Suffolk: Boatbuilder speaks of delight at finishing Cutty Sark project

A SUFFOLK boatbuilder has spoken of his pride at playing a leading role in helping to restore a piece of maritime history.

Charles Le Sauvage, whose workshop is near Framlingham, has spent months working on a commission to bring two of the original lifeboats of the great Cutty Sark back to life.

The historic 19th Century tea clipper, which has undergone extensive restoration following a severe fire in 2007, was officially re-opened by the Queen yesterday.

Mr Le Sauvage, 37, who lives in Kesgrave, near Ipswich, said he could not be happier with the end result.

“I’m extremely proud,” he said. “I’ve been down to see them a few times since they’ve been finished and they look fantastic. I’m really pleased.

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“It’s been a real honour and a privilege to have been involved in something with so much maritime history.

“It’s very exciting to see the project finally complete. I wasn’t able to go to the opening but I’m planning to go back in a few weeks with my family, probably when the weather gets a little warmer.”

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Mr Le Sauvage, who learnt his trade at the International Boatbuilding Training College in Lowestoft, also teamed up with local sailmaker Hugh Leeper to create covers for the two lifeboats to help protect them from the elements. The pair were also involved in making a lot of the other canvas covers for the Cutty Sark itself, including a new poop deck awning and a specially- made shelter for a pontoon, under which the Queen took cover yesterday. She was joined by the Duke of Edinburgh to officially re-open the Cutty Sark following a �50m renovation.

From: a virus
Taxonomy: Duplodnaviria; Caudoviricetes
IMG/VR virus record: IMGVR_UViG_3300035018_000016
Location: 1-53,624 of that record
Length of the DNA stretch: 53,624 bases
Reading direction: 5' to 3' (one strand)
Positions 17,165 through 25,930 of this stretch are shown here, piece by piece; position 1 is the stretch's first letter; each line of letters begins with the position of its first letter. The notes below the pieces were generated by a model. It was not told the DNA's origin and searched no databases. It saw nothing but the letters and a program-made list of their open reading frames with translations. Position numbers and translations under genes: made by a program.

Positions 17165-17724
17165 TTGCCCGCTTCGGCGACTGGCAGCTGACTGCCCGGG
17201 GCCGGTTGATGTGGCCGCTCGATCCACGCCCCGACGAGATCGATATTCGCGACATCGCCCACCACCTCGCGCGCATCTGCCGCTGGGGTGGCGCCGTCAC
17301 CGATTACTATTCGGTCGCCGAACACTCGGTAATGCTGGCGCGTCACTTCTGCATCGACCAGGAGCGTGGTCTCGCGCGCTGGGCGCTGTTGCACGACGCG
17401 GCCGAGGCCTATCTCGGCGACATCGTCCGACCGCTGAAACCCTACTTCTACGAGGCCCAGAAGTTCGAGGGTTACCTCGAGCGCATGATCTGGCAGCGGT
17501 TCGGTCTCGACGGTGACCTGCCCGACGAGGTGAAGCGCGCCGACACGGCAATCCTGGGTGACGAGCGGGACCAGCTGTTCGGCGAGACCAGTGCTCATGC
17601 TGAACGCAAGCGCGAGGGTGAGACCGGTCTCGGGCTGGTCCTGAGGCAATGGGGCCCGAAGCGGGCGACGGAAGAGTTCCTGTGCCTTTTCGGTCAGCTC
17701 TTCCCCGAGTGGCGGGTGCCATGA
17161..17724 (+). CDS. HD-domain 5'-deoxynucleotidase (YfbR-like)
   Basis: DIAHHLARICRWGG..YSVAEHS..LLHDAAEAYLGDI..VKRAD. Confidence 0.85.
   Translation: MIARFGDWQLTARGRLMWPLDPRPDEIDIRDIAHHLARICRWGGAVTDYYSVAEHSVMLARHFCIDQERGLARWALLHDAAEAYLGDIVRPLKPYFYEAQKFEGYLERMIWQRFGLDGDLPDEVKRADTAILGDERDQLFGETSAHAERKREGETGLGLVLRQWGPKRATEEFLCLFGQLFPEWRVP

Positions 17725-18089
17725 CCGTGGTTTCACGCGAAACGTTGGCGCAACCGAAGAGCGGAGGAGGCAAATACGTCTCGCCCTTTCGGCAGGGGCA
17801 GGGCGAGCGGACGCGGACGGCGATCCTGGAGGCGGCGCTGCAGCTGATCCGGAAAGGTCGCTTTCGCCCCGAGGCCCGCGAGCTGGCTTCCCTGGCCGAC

The world’s last remaining tea clipper has been restored to her heyday when she carried goods from around the globe back to England.

It was 55 years since the Queen first opened the maritime attraction to the public and yesterday she returned to repeat the ceremony.

The clipper is now displayed in a stunning setting, lifted more than 11ft (3.4m) above its dry berth in Greenwich, south east London, and is once again a major landmark.

The space under the three-masted vessel is home to an interactive museum where visitors can learn about its history.

When the fire, which was caused by a vacuum cleaner that had been left on, struck in 2007 most of the fixtures and fittings had been removed for a major project to renovate the vessel, now 143 years old, so visitors can see many of the original features on deck.

Anyone interested in finding out more about Mr Le Sauvage’s work can visit

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